What rock ‘n’ roll can teach today’s marketers about audience engagement

bowieIt may not be obvious, but the world of rock ‘n’ roll knows a lot more about how to connect with consumers in a powerful way than many multi-national companies with multi-million budgets to match, a point I make in my latest book, The Art of Influencing and Selling.

And I don’t mean by connecting with consumers through iTunes and the mobile internet, although of course that’s a proven way of reaching music fans. What I want to talk about is about ‘rendering authenticity’ in order to connect with the next generation of consumers and fans.

The term was conceived by James H Gilmore and Joseph Pine, two US academics that at the turn of the 21st century wrote about how the global economy would move from service to experience. It will be a world in which consumers pay for goods and services that make them feel happy, contented and satisfied.

In other words, helps them find their ‘mojo’.

Abraham Maslow called this a state of ‘self-actualisation’ where our deeper psychological needs are what really count, having successfully satisfied our more physical needs for eating, heating and shelter.

And there’s a very good reason for this.

Consumers today see the world in terms of phoney and real and want something genuine and authentic from someone that reflects their own attitudes, values, beliefs, perceptions and behaviours.

If brand owners come up short, such as a utility company that provides a miserable customer experience when things go wrong, then that makes us unhappy and won’t translate into customer loyalty.

On the other hand, a brand owner that’s into collaborating with us such as allowing us to have our say in the content and delivery of a service will find many more happy customers queuing at its door to be served. It’s one of the reasons why online bank First Direct was so phenomenally successful when it was launched in 1989.

Fast forward to today and we’re living in a world of 24/7 reality TV that isn’t real; where our on-line personas allow us to think we can say anything we like without being held accountable and as a result of spending far too much time on the web we appear to be suffering from some form of split personality and identity crisis.

It’s then no surprise that as consumers we hunger for something else, don’t we?

And that’s authenticity.

For example, there’s something very authentic in hearing a piece of music for the first time as I did when I listened to Bowie’s new album The Next Day which blew me away.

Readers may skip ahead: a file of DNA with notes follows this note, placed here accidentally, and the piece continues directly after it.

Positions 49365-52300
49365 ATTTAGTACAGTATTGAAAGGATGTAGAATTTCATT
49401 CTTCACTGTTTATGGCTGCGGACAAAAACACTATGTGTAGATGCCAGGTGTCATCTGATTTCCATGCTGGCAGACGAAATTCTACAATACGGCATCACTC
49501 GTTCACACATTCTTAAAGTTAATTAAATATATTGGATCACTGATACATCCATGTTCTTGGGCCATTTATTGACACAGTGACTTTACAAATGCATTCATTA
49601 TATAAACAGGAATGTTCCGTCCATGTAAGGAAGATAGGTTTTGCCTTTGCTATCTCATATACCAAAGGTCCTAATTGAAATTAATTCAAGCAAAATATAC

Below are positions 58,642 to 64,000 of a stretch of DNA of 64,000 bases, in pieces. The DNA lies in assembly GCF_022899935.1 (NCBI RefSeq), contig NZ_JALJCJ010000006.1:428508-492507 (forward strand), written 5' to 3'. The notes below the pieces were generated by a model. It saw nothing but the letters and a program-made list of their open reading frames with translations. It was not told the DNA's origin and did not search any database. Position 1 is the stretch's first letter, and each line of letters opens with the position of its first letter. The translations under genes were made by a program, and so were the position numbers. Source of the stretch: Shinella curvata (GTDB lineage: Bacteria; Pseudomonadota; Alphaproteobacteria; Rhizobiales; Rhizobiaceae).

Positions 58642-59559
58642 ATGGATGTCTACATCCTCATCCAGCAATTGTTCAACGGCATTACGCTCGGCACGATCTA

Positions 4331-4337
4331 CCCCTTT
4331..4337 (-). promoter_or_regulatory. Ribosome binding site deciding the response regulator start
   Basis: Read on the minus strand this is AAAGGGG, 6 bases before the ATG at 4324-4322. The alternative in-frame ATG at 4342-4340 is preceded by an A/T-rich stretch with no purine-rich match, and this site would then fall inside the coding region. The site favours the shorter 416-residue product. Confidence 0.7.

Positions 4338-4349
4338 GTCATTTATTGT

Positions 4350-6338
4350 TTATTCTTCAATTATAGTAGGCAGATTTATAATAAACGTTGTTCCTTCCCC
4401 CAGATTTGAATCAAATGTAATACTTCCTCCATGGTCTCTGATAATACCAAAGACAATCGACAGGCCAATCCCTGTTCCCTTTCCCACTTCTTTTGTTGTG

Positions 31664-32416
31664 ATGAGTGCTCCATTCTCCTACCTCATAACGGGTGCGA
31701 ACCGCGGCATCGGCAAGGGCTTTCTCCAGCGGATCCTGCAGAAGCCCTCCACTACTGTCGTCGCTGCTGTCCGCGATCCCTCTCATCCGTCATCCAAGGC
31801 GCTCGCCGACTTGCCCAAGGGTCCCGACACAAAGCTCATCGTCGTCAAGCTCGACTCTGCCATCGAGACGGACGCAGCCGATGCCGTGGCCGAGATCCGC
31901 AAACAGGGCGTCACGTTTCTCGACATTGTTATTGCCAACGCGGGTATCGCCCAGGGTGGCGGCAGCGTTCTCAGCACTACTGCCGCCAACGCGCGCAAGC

But there’s a dilemma here at the quest for authenticity.

If brand owners try too hard to create authentic experiences they could end up looking fake.

Carlos-SantanaMusic legend and successful entrepreneur Carlos Santana has a unique and powerful take on this dilemma as well as a solution for it.

“Collaboration, partnership [and] friendship all take trust and willingness to allow willingness. When I collaborate on a song or on stage, I’m here to complement, not compete. If I’m playing with [Luciano] PavarottiEric Clapton or Juanes [Juan Esteban Aristizábal Vásquez], a true collaboration only works when you complement what the other person is saying and inspire one another to go further. For me onstage and in business, this is essential,” he says.

And he’s applied these principles not only in the recording studio and on tour but also in his other interests that include Casa Noble Tequila and a range of ladies shoes and handbags that carry his trademark.

“With the success of “Supernatural” [1999 platinum selling album] we began looking for new ways to help fuel my families’ philanthropic efforts through The Milagro FoundationThe Carlos by Carlos Santana line of women’s shoes and handbags are born from this seed. I learned very early in life that if the females are happy, then everyone is happy. We get incredible positive feedback through my shoe and handbag lines and in turn we’re able to help educate, feed and give health services to children all over the world. There’s no greater joy for me than to know I’m making a difference in a child’s life.”

What makes Carlos Santana and his various philanthropic activities authentic is that they’re all genuine and stay true to their core values and their heritage; a point that’s explored at the UK’s only MBA for the music industry at Henley Business School organised by programme director Helen Gammons. This ground breaking programme explores how brand owners can unlock the potential of creativity and innovation in business in much the same way as Carlos Santana and others have done in the music business.

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